SW Legal studies in Business

Physician with Sleep Disorder Loses License; Not Qualified for Disability Protection
Description Appeals court affirmed the decision of a state medical licensing board to revoke the license of a physician who suffered from a sleep disorder that caused him to endanger patients during surgery. ADA protection is not available because no reasonable accommodation is possible.
Topic Employment Discrimination
Key Words Disability; Qualified Individual; Reasonable Accommodation; Professional Licensing
C A S E   S U M M A R Y
Facts Ogin, a physician who practiced as an anesthesiologist, had his license to practice medicine revoked by the Colorado State Board of Medical Examiners. An inquiry into his practice showed that three times when he was administering anesthesia during surgery he punctured the chest wall of the patients. He attributed this to a sleep disorder. The examiners held that because he was a danger to patients, he was not qualified to practice medicine. Ogin appealed, contending that his rights under the Americans with Disabilities Act were violated.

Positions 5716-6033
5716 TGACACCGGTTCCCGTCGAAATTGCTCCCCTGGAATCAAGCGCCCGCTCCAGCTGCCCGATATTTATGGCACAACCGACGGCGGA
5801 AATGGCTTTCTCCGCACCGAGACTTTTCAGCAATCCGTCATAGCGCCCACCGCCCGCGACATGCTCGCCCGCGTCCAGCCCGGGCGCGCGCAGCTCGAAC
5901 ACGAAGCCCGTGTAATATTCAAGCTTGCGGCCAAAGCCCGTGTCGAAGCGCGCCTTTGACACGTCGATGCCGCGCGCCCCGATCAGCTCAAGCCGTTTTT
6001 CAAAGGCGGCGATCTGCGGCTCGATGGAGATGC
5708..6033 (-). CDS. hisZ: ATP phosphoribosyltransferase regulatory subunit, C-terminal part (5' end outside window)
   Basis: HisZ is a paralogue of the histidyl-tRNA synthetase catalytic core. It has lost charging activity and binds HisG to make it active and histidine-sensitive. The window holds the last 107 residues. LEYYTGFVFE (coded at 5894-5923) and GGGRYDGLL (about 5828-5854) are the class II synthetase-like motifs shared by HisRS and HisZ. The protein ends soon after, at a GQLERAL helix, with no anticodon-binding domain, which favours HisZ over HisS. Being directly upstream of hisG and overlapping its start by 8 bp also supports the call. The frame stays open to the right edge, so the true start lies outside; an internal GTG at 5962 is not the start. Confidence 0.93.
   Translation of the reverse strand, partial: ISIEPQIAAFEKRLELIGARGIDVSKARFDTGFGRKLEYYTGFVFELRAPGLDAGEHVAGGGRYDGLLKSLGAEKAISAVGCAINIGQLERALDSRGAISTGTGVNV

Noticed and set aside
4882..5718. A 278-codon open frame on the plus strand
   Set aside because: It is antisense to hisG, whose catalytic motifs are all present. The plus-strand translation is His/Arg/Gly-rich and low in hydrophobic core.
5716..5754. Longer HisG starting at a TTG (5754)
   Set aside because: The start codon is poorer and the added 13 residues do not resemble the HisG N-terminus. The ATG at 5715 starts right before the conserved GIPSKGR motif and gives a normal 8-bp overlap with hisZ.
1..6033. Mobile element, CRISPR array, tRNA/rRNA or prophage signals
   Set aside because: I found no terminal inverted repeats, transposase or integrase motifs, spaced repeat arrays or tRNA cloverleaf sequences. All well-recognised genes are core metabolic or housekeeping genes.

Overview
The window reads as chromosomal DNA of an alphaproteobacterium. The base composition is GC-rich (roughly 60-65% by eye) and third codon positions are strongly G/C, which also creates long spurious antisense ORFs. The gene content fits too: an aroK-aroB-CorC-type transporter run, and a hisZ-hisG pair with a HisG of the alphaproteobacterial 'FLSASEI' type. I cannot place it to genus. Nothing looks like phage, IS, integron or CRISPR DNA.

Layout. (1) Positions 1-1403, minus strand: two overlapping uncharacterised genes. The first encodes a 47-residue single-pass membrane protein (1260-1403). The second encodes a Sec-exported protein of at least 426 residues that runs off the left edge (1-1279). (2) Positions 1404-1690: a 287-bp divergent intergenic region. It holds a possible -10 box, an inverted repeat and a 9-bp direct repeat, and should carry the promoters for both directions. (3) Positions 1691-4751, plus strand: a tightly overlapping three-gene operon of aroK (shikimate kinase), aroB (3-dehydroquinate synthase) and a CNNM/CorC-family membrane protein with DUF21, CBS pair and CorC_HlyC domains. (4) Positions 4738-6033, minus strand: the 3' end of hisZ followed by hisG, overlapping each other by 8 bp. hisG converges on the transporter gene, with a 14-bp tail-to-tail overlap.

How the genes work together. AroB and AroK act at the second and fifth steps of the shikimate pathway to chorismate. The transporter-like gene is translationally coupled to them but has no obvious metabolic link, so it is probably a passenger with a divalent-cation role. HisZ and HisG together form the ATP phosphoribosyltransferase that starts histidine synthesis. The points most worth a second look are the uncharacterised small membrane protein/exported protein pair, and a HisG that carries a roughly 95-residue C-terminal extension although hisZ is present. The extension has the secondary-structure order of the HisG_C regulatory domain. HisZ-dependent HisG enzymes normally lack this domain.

Decision

Affirmed. Evidence supports the decision of the board that no reasonable accommodation of Ogin's disorder could be made that would permit him to practice surgical anesthesia while ensuring patient safety. Thus, he was not a "qualified individual" eligible for ADA protection. The ADA does not prevent professional licensing agencies from imposing discipline if the offender is not a qualified individual with a disability.

Citation Colorado State Board of Medical Examiners v. Ogin, --- P.3d --- (2002 WL 31116694, Ct. App., Colo., 2002)

Back to Employment Discrimination Listings

©1997-2003  SW Legal Studies in Business. All Rights Reserved.